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Mosul and its people rise from the ruins

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Mosul and its people rise from the ruins

Mosul and its people rise from the ruins
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On The 10th of July 2017 the Iraqi government declared Mosul "liberated" after nine months of battle in which it was backed by US-led coalition and Kurdish forces. ISIS had occupied Mosul for three years. The death toll is still highly uncertain, ranging from 9,000 to 11,000, according to various sources. Some local sources even consider these figures underestimated.

There are still almost 2 million internally displaced people today across Iraq, but nearly 4 million have already returned.

It feels like war has just finished in Mosul. One year after ISIS fell, even the rubble is still there hiding bodies and unexploded munitions. There are 8 million tons of explosives in the debris, according to the United Nations. No more than thirty square kilometres of the Mosul district have been cleared. In spite of this, over eight hundred thousand residents have returned. Others have never left, including Adil Abdul Ghany. He paid a high price for opting to stay

"I was about to open the door with my children, when an explosion hit us," he tells Aid Zone. "I lost consciousness. My daughter died at the hospital and my son on the way”.

The children were a 3-year old boy and an 11-year old girl. Another daughter Nada survived, but lost her leg, as did her father, who worked as a taxi driver. Now his taxi lies destroyed in the courtyard and his hopes of rebuilding a livelihood depends on him getting back his self-sufficiency.

Adil and Nada are among the more than 7,000 patients who, since 2014, have received rehabilitation sessions from Handicap International. The NGO, financed by the EU Humanitarian Aid Department, help them prepare to receive a prosthetic limb. Due to a reaction to it, they both require extra rehab sessions.

"We have several kinds of patients," says Khalid Abdul Rahman, a physiotherapist with Handicap International. "We have fractures, we have amputees, burnt, some spinal cord injuries because of the shelling. We have two kinds of follow up for the patient before fitting and after fitting. After fitting we are doing the follow up for the patient for three times, to be sure that the device is positive or negative".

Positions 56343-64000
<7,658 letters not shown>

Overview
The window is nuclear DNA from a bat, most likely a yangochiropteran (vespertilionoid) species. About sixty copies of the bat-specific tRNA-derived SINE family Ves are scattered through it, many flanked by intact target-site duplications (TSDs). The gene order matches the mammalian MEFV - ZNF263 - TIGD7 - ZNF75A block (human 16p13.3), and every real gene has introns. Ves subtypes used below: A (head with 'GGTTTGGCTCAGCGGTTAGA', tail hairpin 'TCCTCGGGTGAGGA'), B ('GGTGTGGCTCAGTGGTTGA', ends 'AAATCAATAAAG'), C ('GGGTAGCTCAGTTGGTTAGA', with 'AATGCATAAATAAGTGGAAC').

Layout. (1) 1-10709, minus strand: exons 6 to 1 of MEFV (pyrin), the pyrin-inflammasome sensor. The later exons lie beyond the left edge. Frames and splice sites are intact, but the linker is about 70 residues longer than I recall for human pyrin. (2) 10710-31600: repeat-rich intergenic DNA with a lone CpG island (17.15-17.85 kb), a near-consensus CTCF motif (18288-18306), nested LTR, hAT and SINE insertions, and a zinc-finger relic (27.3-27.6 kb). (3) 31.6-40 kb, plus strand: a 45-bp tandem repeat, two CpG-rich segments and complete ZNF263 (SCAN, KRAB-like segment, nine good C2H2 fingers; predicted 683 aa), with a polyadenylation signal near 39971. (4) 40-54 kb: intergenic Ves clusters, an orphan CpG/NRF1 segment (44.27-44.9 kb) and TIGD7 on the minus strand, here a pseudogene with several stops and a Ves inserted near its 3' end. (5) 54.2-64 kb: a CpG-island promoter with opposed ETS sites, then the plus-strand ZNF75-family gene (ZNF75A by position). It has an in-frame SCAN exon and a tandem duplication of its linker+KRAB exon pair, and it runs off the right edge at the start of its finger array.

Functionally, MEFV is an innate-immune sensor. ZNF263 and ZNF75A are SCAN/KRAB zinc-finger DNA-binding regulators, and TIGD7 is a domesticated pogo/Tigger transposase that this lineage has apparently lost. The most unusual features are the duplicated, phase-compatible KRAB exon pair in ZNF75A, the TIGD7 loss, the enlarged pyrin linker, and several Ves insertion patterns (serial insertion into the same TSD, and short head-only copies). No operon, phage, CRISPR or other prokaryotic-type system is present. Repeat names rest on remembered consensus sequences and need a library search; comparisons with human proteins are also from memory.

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With the end of combat operations in Mosul and other areas formerly held by Islamic State, Iraq has entered another phase of humanitarian crisis. Key challenges for the EU, as one of the main donors in the region, are mostly linked to protection and rehabilitation.

Luigi Pandolfi of EU Humanitarian Aid spells out the humanitarian costs of the Mosul conflict: “The level of destruction that is still visible in the western side of the city clearly shows the scale of the human cost of the battle. During the battle for Mosul 14,000 civilians got injured of which 32% were children under five. Despite we are one year after the end of the hostilities, still it is estimated that 4,000 individuals are in need of rehabilitation care”.

ISIS TERROR REIGN

In a city where the health system is still in ruins, Handicap International and the Italian NGO Emergency work closely together to help victims of war become self-sufficient.

One of those is Adil Khalid Basheer, who also fell victim to ISIS' reign of terror.